Why More Couples Hire A ‘Private Judge’ To Expedite Their Divorce
Jones Myers founder, Peter Jones considers why more couples hire a ‘Private Judge’ to expedite their divorce.
Photo by Jackson Simmer on Unsplash
A private court hearing where separating couples hire a ‘Private Judge’ to accelerate the outcome of their financial settlements is becoming the way forward for more people undergoing divorce.
The process, called Family Law Arbitration, can avoid a prolonged, expensive and a public hearing in court.
I was one of the country’s first ‘Private Judges,’ officially known as Arbitrator, when this option was introduced in 2012 to resolve differences on financial and property matters.
Similar to a judge, the Arbitrator hears the evidence from the parties, collects relevant facts and bases their decision on the evidence, taking into account the views of both parties. They make an Award over who should have what - which is final and binding in both parties.
Family Arbitration is an increasingly preferred option in contrast to Court hearings which can run the risk of a case being adjourned or unfinished due to pressure on court time or a judge becoming unavailable.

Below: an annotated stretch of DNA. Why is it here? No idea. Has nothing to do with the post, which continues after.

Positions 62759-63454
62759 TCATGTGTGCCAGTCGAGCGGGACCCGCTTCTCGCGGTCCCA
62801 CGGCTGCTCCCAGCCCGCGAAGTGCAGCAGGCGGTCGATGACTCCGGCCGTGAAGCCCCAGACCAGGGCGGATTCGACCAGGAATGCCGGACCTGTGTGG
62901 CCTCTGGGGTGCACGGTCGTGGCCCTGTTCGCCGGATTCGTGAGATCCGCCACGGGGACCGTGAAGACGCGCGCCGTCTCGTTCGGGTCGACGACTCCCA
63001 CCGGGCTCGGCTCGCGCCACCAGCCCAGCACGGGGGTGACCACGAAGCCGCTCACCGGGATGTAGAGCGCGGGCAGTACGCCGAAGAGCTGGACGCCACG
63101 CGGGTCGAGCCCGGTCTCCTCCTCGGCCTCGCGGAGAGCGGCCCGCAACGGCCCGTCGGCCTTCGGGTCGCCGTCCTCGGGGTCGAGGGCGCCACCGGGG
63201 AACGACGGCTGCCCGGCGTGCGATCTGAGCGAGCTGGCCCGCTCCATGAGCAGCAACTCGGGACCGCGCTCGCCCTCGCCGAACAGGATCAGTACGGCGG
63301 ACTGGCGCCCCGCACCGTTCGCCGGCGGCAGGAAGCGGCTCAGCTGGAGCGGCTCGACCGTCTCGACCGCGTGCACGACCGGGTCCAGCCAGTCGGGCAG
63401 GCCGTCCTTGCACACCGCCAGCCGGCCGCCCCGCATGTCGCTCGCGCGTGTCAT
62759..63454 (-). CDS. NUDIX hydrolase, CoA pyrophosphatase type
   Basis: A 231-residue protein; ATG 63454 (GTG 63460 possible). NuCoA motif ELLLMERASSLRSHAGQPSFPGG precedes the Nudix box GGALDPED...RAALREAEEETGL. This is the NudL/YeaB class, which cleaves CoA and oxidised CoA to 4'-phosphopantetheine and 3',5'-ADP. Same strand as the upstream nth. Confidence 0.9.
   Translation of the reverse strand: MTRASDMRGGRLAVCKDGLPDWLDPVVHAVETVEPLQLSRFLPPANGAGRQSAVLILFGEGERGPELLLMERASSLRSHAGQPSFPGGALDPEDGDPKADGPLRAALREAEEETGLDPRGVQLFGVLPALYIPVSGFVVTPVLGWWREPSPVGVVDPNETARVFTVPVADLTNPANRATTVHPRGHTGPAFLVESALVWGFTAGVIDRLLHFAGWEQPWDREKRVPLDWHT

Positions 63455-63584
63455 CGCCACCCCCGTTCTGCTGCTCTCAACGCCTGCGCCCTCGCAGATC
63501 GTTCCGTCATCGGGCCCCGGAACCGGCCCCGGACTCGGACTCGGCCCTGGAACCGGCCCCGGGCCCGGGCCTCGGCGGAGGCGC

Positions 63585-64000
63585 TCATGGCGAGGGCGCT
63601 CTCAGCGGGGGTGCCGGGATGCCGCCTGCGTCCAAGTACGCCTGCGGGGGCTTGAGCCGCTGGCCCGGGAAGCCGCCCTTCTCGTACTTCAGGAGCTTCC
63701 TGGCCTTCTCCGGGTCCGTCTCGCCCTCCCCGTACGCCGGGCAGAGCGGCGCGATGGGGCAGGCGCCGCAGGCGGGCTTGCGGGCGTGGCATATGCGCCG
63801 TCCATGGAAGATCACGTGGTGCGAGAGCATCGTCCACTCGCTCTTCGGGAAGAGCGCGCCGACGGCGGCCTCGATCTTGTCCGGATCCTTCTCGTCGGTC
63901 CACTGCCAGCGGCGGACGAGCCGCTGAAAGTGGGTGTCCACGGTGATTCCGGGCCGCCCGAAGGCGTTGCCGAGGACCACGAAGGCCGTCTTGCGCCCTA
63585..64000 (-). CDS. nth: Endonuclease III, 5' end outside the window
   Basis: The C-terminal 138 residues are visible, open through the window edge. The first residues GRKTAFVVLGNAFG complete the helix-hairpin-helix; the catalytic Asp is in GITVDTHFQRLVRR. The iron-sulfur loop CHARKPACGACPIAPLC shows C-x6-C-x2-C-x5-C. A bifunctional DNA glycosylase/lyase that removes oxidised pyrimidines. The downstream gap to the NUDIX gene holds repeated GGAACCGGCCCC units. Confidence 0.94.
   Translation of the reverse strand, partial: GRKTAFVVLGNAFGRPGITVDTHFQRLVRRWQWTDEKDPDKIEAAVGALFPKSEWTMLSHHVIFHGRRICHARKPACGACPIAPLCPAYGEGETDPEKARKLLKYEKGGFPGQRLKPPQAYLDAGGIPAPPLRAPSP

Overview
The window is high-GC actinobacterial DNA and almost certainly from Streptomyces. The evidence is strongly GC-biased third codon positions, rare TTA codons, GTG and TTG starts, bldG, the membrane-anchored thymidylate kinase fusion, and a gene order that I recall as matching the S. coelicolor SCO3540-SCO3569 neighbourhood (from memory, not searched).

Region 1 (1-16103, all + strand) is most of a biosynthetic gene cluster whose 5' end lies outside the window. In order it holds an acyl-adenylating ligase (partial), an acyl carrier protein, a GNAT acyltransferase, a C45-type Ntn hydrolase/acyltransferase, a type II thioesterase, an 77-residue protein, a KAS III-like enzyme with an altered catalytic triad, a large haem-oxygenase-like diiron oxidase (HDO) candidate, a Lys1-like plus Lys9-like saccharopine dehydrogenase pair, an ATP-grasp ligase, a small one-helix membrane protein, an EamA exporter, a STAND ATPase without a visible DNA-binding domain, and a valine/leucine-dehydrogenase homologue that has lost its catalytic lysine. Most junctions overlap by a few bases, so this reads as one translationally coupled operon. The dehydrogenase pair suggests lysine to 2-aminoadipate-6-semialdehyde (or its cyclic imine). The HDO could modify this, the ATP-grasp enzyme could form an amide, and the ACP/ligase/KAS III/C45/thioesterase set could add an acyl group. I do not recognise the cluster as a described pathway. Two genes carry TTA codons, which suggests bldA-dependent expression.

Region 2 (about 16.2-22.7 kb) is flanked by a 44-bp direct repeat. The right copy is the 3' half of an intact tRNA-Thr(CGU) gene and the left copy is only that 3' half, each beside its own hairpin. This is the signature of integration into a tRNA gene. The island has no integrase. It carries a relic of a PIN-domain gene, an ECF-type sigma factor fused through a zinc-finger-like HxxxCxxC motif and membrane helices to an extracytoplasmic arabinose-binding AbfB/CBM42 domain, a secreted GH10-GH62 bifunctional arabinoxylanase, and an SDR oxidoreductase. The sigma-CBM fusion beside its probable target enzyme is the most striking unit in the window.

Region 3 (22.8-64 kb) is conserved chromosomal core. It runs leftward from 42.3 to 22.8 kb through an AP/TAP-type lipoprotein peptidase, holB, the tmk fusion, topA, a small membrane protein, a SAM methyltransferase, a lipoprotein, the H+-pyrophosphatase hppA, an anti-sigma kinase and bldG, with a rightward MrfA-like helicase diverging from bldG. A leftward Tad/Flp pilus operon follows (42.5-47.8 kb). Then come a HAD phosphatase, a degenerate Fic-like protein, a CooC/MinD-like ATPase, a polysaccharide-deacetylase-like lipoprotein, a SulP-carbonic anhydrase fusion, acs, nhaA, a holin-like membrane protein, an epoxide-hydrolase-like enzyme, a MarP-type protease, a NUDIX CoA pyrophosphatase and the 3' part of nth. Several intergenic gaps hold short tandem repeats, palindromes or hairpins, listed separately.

There is also the benefit of having the same Arbitrator through the process which will not happen at Court with different Judges being involved in the proceedings.
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The process is quicker, confidential, and flexible and there is a substantial cost saving when delays are avoided. Divorcing couples set and agree their own timetable at the outset along with the level of the Arbitrator’s fees which they jointly pay along with any venue hired, and a transcription service if required.
Setting the scope of the dispute can, in many cases, also lead to a cost saving if the parties agree to concentrate on the essential points to be decided.
Similar to the court process Separating couples also incur legal or other costs for engaging lawyers to prepare for and represent them. Each party usually pays their own lawyer’s costs.
The Arbitrator also has discretion to order a party to pay a part or all of the legal or other costs of another party in cases resulting from one party’s conduct during the arbitration.
Backed by the government as a process to resolve disputes, Arbitration can still go ahead if couples are involved in court proceedings. Court rules give judges the power to halt court proceedings to give the parties the opportunity to resolve the dispute through arbitration.
There is little doubt that concluding these matters quickly and efficiently brings certainty to the parties and enables them to concentrate on the future having resolved the past.